Five Things Not to Do After a Car Accident
Summary: The unfortunate truth is that millions of accidents occur on U.S. roadways every year. In 2016, for example, there were over 13,000,000 crashes, according to National Safety Council data, ranging from minor fender benders to multi-fatality accidents. That breaks down to more than 35,000 accidents every day.
While some lucky people will never experience a car crash, those who do are often unsure of what to do when one happens. There are some definite “do’s” following an accident, such as exchanging information with other drivers and contacting your insurance company. And very importantly, there are also some things not to do after a wreck.
Here are 5 of them:
Don’t leave the scene
Leaving the scene of an accident can result in your license being suspended or driving privileges revoked. Always call 911 to summon medical assistance if anyone appears to be injured. Always report the accident to police if injuries or fatalities are involved, there is significant damage to vehicles, or the other driver appears to be under the influence, has no insurance, or flees the scene. The police report will also be an important piece of evidence should you later file a claim against the other driver.
Don’t admit fault
Don't get out of your car following an accident and admit fault to the other driver or to possible witnesses, police, or emergency responders. Don’t apologize to the other driver or passengers in that driver’s vehicle. Even if you felt you might have been at fault or partially at fault, wait until all the facts and information are in about exactly what happened. Otherwise, your words can come back to haunt you if the other driver pursues a claim against you, including potentially filing a lawsuit.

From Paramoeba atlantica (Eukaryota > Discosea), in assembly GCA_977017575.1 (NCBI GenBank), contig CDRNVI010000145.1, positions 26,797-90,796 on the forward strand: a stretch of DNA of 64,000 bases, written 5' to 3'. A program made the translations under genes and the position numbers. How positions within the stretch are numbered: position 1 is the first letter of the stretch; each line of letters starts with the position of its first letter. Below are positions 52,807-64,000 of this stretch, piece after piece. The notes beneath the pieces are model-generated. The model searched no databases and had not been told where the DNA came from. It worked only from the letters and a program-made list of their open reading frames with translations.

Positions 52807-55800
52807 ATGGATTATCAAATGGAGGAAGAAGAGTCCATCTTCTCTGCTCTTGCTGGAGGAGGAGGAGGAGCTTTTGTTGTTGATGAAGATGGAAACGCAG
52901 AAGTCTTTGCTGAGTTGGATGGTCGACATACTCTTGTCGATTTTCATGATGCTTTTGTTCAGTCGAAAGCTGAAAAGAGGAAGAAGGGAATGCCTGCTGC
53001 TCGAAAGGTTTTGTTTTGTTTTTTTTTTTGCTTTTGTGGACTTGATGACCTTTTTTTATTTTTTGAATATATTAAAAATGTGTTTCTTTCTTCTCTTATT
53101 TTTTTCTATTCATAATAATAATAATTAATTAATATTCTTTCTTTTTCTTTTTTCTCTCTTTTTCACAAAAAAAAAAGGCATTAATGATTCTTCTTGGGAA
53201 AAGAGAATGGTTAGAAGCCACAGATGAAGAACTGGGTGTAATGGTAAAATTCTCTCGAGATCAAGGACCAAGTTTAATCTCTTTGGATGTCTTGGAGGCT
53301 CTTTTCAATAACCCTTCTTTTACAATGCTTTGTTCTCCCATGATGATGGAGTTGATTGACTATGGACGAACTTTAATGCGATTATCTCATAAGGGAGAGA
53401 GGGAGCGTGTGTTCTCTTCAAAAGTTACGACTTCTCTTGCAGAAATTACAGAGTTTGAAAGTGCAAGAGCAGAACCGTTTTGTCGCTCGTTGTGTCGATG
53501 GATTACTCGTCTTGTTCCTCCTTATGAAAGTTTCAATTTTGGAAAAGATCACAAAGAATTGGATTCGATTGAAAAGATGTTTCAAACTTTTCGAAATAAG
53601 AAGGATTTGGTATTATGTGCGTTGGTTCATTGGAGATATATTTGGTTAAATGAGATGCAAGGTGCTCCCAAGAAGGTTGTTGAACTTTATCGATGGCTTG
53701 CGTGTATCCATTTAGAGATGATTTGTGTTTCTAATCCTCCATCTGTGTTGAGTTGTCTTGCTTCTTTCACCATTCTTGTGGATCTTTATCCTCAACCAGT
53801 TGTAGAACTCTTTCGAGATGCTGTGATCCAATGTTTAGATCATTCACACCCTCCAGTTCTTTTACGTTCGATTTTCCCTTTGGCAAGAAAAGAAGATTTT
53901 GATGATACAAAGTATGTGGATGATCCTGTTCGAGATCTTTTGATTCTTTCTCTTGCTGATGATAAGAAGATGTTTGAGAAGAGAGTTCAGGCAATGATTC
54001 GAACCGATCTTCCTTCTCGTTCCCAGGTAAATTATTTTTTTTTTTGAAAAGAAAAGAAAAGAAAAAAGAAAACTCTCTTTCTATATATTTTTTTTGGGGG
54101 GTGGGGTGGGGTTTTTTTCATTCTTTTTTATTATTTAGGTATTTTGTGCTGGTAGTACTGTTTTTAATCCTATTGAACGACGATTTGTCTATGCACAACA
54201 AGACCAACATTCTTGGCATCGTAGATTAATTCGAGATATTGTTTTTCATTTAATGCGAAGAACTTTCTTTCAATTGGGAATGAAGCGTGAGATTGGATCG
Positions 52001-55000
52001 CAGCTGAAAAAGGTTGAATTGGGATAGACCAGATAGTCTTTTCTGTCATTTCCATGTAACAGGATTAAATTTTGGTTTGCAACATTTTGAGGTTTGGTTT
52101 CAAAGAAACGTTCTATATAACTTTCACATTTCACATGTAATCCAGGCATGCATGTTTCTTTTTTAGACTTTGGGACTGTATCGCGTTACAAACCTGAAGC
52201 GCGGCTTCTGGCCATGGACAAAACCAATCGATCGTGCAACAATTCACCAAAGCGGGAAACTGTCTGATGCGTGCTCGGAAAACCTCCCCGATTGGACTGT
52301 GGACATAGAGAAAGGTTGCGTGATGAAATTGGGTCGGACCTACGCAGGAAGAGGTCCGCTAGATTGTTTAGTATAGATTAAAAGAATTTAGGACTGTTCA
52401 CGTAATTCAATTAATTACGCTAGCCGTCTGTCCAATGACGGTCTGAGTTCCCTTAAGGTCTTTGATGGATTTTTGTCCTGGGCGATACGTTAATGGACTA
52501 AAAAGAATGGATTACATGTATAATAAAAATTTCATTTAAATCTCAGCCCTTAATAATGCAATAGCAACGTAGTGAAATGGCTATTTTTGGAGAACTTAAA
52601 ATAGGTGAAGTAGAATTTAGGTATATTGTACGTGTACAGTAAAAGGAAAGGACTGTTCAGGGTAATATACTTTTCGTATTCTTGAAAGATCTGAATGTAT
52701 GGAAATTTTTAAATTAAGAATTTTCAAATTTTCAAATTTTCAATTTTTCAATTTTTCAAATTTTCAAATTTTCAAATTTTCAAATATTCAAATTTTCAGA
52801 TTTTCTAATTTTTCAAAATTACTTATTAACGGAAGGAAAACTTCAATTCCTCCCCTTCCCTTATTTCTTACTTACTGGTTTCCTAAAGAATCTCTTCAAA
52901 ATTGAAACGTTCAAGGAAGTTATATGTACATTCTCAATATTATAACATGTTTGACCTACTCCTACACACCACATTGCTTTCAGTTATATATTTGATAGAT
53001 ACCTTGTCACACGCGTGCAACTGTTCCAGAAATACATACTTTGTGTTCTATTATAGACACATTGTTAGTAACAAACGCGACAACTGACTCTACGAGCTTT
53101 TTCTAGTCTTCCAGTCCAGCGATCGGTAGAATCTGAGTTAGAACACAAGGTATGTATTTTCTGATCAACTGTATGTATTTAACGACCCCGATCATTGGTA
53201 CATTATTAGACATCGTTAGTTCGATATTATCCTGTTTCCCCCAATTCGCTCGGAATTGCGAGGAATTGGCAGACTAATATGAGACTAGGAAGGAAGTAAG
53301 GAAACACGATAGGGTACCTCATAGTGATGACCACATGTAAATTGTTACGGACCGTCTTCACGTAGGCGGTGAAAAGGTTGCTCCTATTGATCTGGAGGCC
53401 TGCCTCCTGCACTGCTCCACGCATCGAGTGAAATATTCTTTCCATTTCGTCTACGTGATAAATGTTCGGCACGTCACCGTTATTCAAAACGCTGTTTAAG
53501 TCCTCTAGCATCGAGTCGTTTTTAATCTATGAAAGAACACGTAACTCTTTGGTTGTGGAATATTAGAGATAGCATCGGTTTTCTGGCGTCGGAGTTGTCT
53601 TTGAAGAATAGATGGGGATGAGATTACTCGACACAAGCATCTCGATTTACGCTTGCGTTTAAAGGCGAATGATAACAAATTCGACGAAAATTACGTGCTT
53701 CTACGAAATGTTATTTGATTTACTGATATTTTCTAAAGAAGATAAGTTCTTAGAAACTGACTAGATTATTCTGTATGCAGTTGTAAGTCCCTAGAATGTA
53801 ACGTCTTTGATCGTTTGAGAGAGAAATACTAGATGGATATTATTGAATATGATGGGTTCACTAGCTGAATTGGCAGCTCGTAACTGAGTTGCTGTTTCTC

Don’t engage in lengthy conversations with the other driver
Keep conversations with the other driver calm and polite, but don’t discuss the accident or how it happened. Inquire whether everyone is alright, exchange insurance and contact information, and then wait for police to arrive to take a report. If the other driver is accusatory or angry, avoid any confrontation by walking away and waiting for police to arrive. For minor accidents where police involvement is not required, exchange contact and insurance information with the other driver, note the date, time, and exact location, take pictures, get contact information for any other passengers or witnesses, and go on your way.
Don’t forgo a doctor’s visit
You might feel perfectly fine after your car accident, but even in the case of a minor crash, you shouldn’t forgo a doctor’s exam. Some injuries don’t show up immediately and may cause serious health problems later on. Also, if there is a possibility that you might file a claim against another driver, or if you are being sued yourself, the treatment report from your physician will be valuable to your case.
Don’t talk to the other driver’s insurance company
You are not legally required to speak with another driver’s insurance company. In most cases, if representatives from the other driver’s insurance company try to contact you, don’t speak with them. Whatever you say may be held against you later, whether it’s in the process of settling the claim through your insurance companies, or you decide to sue or are sued by the other driver. The other party’s insurance company should work through the process of settling the claim with your insurance company’s adjuster or with your attorney, if applicable.
If you have been in an accident, it may be wise to consult an attorney to review your case. If you decide to consult an attorney, be sure to do so before signing off on any settlements through your insurance company. An experienced auto accident attorney can review the facts of your case and advise you as to whether you may have a claim beyond an insurance company settlement offer.
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